In Wisdom of Solomon, the author attempts “to demonstrate Judaism’s ethical and religious superiority” by arguing that “his tradition offers a view of the world history and divine justice that will appeal to the moral and rational Gentile.” (Harris Platzner 357). In the second to last chapter of the book, he continued this attempt by drawing contrasts to the popular idea of Wisdom in Greek thought and the Hebrew tradition. “He describes Wisdom as God’s ‘all-powerful word’ leaping down ‘from heaven, from the royal throne,’ to take up residence in a ‘land that was doomed.’… This cosmic figure ‘touched the heaven while standing on the earth,’ linking the realms of matter and spirit,” (Harris & Platzner 358). This concept of divine word is reflective of the Logos comparisons drawn by Philo about a century or so after the Wisdom of Solomon. It is interesting to note that this idea of personified wisdom, linking the spiritual and physical world, is similar to the notion of divine cosmic reason, Logos, found in Stoic philosophy and the writings of Philo Judaeus. It is also interesting to follow these similarities to the later writings of John in his self-named Gospel in the New Testament.
Like the Wisdom of Solomon, 4 Maccabees also remains as an apocryphal work. Unlike the previous three historical Maccabean books, this one takes a philosophical tone that attempts to argue how reason rules over the passion of the body. The author uses distinctly Greek vocabulary, style, and Stoic ideas in his explanation of reason and it’s role, yet also borrows distinctly Hebrew ideas of Wisdom and the root of true knowledge as being found in the “Torah and absolute fidelity to its principles,” (Harris & Platzner 375).
The author of the book uses the example of the Jewish people’s faithfulness under the oppressive rule of Antiochus IV to argue how the Jewish people’s reason (their understanding of the Torah), allowed them to control the physical desire to disobey their Hebrew traditions and submit to their oppressive ruler. The evidence of the Stoic idea of suppressing one’s emotional desires and anxieties, in this case the desire to toss aside truth and survive physically, is clearly reflective of the Stoic idea of controlling one’s passions and desires. In addition, the author “demonstrates the values of Stoic qualities (duty, endurance, self-control, and service to family and state) through their application to the lives of such biblical models of faith as Joseph (2:2-3), Moses (2:17), Jacob (2:19), David (3:6-18), and the martyrs of the Maccabean period (Chs. 5-17),” (Harris & Platzner 374). In the end, the author makes the case that the Greek virtues are mere devices used to explain the true reality of wisdom known to the Jews’ through God and the Torah (17:19-18-24). To the author, Yahweh is this true source of wisdom and virtue.
Having explored different Jewish authors, the Old Testament, and Jewish Apocrypha, our discussion of Stoic influence in late Judaism would only find completion by exploring its influence with Jewish Christian thinkers, and evidence of Stoicism in New Testament writings. First amongst these Jewish converts to Christianity, and one of the most important thinkers of Early Christianity, is that of Paul of Tarsus. Paul’s interaction with Stoics is even directly referenced in Acts 17:18-34, where Paul engages in debate with Stoics and Epicureans. Although this experience is nothing to explain Stoic influence on Paul’s thinking, he does provide Stoic tones in several of his writings and ideas. One idea in particular is his concept of “self-discipline or the ability to endure want or plenty,” that he echoes in Phil. 4:11-14 (Harris 44). This idea was extremely popular and commonplace amongst Stoic thinkers and Roman upper-classmen, and it is no stretch to assume that Paul expressed such influence in this letter.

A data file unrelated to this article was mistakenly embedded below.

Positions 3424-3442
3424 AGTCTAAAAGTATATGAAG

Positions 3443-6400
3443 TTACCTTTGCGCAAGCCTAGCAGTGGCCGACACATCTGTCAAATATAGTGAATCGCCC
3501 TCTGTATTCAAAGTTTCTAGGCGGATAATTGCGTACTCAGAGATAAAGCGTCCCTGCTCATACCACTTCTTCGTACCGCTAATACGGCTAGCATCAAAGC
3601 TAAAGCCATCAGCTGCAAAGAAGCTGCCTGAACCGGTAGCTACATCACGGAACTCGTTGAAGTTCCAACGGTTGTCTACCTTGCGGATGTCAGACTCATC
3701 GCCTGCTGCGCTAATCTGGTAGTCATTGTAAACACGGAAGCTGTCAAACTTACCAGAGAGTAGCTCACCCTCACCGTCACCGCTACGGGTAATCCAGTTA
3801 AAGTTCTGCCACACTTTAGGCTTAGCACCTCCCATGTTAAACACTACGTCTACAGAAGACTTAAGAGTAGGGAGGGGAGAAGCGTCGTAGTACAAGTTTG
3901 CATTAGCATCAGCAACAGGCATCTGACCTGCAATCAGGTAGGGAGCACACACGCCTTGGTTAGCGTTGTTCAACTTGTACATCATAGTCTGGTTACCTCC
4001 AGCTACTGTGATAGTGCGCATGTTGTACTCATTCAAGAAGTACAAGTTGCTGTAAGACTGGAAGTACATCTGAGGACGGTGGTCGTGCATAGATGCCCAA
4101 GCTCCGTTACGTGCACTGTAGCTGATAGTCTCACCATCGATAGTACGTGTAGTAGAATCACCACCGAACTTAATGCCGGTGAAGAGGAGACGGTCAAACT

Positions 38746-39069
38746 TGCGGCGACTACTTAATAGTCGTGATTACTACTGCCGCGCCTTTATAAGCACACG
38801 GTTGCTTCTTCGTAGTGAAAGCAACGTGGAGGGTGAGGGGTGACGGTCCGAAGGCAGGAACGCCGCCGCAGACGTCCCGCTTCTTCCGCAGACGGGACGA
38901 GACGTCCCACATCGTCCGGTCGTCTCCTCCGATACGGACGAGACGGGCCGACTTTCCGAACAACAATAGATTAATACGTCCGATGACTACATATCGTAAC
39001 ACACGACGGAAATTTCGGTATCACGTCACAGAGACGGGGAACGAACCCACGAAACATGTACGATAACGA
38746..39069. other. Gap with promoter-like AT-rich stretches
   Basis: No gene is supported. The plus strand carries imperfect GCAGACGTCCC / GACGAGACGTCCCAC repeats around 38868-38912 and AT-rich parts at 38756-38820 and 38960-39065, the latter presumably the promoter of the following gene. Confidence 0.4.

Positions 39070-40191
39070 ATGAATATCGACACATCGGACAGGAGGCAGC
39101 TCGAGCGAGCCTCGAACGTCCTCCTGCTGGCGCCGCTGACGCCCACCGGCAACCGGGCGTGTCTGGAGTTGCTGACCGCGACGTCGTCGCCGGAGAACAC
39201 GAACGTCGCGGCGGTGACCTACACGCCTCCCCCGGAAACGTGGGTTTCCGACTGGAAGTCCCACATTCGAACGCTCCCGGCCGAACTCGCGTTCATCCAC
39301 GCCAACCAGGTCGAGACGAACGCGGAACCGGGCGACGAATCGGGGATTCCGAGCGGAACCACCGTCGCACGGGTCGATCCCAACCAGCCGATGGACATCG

In the letter to Galatians, Paul defensively explains the concept of Christ-given freedom against the Church of Galatia’s abuse. In Galatians, Paul conjures forth a definition of Freedom similar to that of Stoic teaching. “Quoting lists of vices and virtues typical of Stoic ethical teaching, the apostle notes that the Spirit will enable believers to transcend their natural selfishness and to act generously (Galatians 5:13-26).” (Harris 336). 
A third Stoic influence that Paul potentially elicits is the “Stoic view that the state exists to maintain public order and punish wrongdoing,” (Harris 343-344). In Romans 13, “Paul argues that the Roman Empire is a ‘divine institution,’ ” (Harris 343-344). The Stoics, especially those of the Upper-Roman classes, carried the view that adhering to the Nature of government was part of the goal of the Stoic, and this idea provides additional evidence that Paul used a similar justification of government that the Romans used “as a rationalization of the need to live under oppressive rule,” (Curtis 104).
Our second source of potential Stoic influence in found in the Apostle John. As mentioned previously, Logos plays a significant point in relating the ideas of Stoic thought with the early Christian writing and late Judaic ideas. The clearest example of Logos’ important usage is found in the opening of the Gospel of John, where John relates a pre-human Christ to creative word (divine wisdom, cosmic reason), and thus explains how God uses this Logos, that is personified as Christ, to bring the world into existence (Harris 219).  “In the Greek philosophical tradition, Logos is also a divine concept, the principle of cosmic Reason that gives order and coherence to the otherwise chaotic world, making it accessible to human intellect,” (Harris 219). However John may not have only borrowed from the Hellenistic philosophical usage, as there exists a strong Hebrew tradition of wisdom as an accompanying force that aided Yahweh in the world’s creation (Harris & Platzner 300). To add to this, it is also undeniable that the beginning of the Gospel of John echoes the beginning of Genesis, “which records that God created simply by speaking (e.g. ‘Let there be light’ in v. 3). That is, God created by means of his word,” (NIV 1721). Even as this Hebrew wisdom tradition continued to grow throughout late Judaism, it is undeniable that the Stoic idea of Logos, or a divine reason that sustained and ordered the universe, played a substantial role in influencing later Jewish and Christian philosophies.